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Proceedings Article

Non-euclidean structure of spectral color space

[+] Author Affiliations
Reiner Lenz

Linkoeping Univ. (Sweden)

Peter Meer

Rutgers Univ. (USA)

Proc. SPIE 3826, Polarization and Color Techniques in Industrial Inspection, 101 (September 16, 1999); doi:10.1117/12.364315
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From Conference Volume 3826

  • Polarization and Color Techniques in Industrial Inspection
  • Elzbieta A. Marszalec; Emanuele Trucco
  • Munich, Germany | June 14, 1999

abstract

Color processing methods can be divided into methods based on human color vision and spectral based methods. Human vision based methods usually describe color with three parameters which are easy to interpret since they model familiar color perception processes. They share however the limitations of human color vision such as metamerism. Spectral based methods describe colors by their underlying spectra and thus do not involve human color perception. They are often used in industrial inspection and remote sensing. Most of the spectral methods employ a low dimensional (three to ten) representation of the spectra obtained from an orthogonal (usually eigenvector) expansion. While the spectral methods have solid theoretical foundation, the results obtained are often difficult to interpret. In this paper we show that for a large family of spectra the space of eigenvector coefficients has a natural cone structure. Thus we can define a natural, hyperbolic coordinate system whose coordinates are closely related to intensity, saturation and hue. The relation between the hyperbolic coordinate system and the perceptually uniform Lab color space is also shown. Defining a Fourier transform in the hyperbolic space can have applications in pattern recognition problems.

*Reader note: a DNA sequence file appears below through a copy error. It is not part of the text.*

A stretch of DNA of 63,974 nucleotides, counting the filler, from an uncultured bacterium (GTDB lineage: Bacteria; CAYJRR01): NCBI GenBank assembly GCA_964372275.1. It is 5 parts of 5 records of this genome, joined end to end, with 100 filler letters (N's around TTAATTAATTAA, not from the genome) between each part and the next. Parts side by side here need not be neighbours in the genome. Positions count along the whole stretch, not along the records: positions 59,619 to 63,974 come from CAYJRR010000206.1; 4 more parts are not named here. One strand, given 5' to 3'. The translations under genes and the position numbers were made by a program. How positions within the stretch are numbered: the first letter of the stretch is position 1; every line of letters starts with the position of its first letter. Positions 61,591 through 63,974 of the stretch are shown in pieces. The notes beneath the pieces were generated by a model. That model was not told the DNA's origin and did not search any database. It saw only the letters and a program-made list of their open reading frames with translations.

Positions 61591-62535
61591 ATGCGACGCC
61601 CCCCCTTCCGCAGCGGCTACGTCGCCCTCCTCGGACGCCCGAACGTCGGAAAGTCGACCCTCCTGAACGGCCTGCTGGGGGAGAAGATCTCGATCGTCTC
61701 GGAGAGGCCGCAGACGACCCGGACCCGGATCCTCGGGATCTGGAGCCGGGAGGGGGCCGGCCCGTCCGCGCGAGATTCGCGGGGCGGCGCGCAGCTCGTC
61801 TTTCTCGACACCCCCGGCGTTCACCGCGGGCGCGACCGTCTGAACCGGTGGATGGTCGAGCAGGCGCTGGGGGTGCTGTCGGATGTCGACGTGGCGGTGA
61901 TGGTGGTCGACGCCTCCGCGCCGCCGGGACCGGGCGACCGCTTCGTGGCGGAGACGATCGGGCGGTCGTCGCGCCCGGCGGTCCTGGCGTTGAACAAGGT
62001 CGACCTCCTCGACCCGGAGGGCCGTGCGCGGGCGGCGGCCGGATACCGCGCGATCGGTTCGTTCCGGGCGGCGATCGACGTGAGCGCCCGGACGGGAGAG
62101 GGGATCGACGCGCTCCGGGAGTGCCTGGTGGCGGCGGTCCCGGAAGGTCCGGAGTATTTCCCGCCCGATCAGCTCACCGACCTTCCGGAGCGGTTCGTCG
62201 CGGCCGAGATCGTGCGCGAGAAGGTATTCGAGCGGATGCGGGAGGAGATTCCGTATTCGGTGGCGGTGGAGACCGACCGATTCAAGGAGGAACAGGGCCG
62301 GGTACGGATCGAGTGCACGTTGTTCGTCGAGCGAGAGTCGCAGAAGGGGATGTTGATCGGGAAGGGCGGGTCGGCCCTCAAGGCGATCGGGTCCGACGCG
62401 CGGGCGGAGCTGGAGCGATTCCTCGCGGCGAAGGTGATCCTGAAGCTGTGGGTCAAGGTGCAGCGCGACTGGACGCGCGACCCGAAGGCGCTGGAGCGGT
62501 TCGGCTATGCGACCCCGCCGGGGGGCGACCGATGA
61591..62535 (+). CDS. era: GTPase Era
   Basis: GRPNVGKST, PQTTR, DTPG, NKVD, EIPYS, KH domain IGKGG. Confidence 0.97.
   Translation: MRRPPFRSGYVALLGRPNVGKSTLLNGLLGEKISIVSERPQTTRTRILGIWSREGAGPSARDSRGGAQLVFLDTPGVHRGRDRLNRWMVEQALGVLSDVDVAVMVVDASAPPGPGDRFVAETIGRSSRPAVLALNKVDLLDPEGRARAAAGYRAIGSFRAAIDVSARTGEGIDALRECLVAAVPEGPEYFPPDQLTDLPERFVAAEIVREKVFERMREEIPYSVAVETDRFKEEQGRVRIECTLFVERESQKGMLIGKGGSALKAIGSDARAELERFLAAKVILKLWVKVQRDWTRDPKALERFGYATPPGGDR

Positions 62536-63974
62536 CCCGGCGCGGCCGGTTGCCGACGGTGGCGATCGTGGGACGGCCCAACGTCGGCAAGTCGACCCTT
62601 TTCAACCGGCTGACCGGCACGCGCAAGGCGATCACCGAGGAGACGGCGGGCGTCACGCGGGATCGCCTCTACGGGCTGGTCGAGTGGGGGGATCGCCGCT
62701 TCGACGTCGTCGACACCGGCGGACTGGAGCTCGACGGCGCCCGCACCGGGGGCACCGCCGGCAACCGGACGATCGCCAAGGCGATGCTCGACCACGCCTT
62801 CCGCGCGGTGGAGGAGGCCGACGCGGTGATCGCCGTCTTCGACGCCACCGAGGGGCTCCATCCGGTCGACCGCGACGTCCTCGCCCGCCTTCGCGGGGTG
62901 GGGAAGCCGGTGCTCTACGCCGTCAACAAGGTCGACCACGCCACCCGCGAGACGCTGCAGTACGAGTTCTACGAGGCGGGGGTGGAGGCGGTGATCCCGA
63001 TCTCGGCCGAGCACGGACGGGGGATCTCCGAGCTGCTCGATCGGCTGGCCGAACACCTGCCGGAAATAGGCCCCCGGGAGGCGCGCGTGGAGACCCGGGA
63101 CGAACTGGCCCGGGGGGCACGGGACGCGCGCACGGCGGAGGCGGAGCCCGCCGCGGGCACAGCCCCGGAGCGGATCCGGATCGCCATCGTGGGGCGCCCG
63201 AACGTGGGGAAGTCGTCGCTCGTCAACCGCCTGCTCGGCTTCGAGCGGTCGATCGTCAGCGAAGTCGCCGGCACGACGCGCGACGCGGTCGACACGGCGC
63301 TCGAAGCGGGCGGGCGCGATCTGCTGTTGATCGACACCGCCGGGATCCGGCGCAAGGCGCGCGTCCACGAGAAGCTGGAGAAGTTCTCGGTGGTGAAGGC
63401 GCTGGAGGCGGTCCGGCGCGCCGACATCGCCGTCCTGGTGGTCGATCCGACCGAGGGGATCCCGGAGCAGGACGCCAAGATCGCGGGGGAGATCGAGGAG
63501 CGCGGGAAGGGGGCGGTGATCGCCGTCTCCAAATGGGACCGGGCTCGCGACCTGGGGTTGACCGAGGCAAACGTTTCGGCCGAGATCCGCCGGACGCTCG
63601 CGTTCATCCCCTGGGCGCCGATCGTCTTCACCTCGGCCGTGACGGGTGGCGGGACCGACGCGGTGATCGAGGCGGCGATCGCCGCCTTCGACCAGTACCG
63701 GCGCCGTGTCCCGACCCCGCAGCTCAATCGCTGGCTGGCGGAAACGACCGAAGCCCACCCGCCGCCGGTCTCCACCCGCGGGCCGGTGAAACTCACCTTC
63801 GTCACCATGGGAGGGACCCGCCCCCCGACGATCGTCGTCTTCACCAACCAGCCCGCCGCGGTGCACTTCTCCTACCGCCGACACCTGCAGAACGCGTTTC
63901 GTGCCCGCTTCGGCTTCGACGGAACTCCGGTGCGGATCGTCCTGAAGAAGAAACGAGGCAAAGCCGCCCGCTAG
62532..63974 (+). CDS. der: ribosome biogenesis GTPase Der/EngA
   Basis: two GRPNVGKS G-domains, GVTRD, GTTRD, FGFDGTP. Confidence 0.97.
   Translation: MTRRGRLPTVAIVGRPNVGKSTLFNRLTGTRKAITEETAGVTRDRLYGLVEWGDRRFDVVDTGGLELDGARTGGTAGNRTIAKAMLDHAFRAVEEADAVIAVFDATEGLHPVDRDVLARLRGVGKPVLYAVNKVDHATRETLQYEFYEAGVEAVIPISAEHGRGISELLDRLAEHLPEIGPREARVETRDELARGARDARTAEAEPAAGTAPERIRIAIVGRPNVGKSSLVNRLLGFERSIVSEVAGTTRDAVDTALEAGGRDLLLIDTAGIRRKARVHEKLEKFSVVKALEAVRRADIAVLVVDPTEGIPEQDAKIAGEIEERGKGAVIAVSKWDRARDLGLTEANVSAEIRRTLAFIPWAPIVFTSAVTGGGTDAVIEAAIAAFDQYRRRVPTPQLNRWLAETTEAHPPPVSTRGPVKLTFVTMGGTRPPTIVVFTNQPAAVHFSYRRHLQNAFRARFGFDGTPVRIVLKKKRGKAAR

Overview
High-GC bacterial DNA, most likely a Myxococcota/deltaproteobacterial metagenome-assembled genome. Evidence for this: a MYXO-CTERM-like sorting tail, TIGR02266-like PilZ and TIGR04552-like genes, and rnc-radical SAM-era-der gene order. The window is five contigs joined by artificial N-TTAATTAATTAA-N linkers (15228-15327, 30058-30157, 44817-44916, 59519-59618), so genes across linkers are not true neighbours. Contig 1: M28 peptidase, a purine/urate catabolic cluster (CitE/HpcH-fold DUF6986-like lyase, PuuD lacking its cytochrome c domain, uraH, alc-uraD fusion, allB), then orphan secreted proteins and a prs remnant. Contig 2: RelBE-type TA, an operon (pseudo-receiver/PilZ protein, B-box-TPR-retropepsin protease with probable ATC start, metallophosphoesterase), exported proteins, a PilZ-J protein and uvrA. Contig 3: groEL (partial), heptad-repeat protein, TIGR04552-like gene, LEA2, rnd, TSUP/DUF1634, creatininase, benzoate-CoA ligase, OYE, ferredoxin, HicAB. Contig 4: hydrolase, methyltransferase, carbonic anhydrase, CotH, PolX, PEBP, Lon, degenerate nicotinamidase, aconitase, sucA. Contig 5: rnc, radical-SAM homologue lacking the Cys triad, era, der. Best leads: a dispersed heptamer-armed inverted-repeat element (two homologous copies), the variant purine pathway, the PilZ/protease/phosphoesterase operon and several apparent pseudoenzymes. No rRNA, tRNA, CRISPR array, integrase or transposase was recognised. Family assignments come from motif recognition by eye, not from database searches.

© (1999) COPYRIGHT SPIE--The International Society for Optical Engineering. Downloading of the abstract is permitted for personal use only.
Citation

Reiner Lenz and Peter Meer
"Non-euclidean structure of spectral color space", Proc. SPIE 3826, Polarization and Color Techniques in Industrial Inspection, 101 (September 16, 1999); doi:10.1117/12.364315; http://dx.doi.org/10.1117/12.364315


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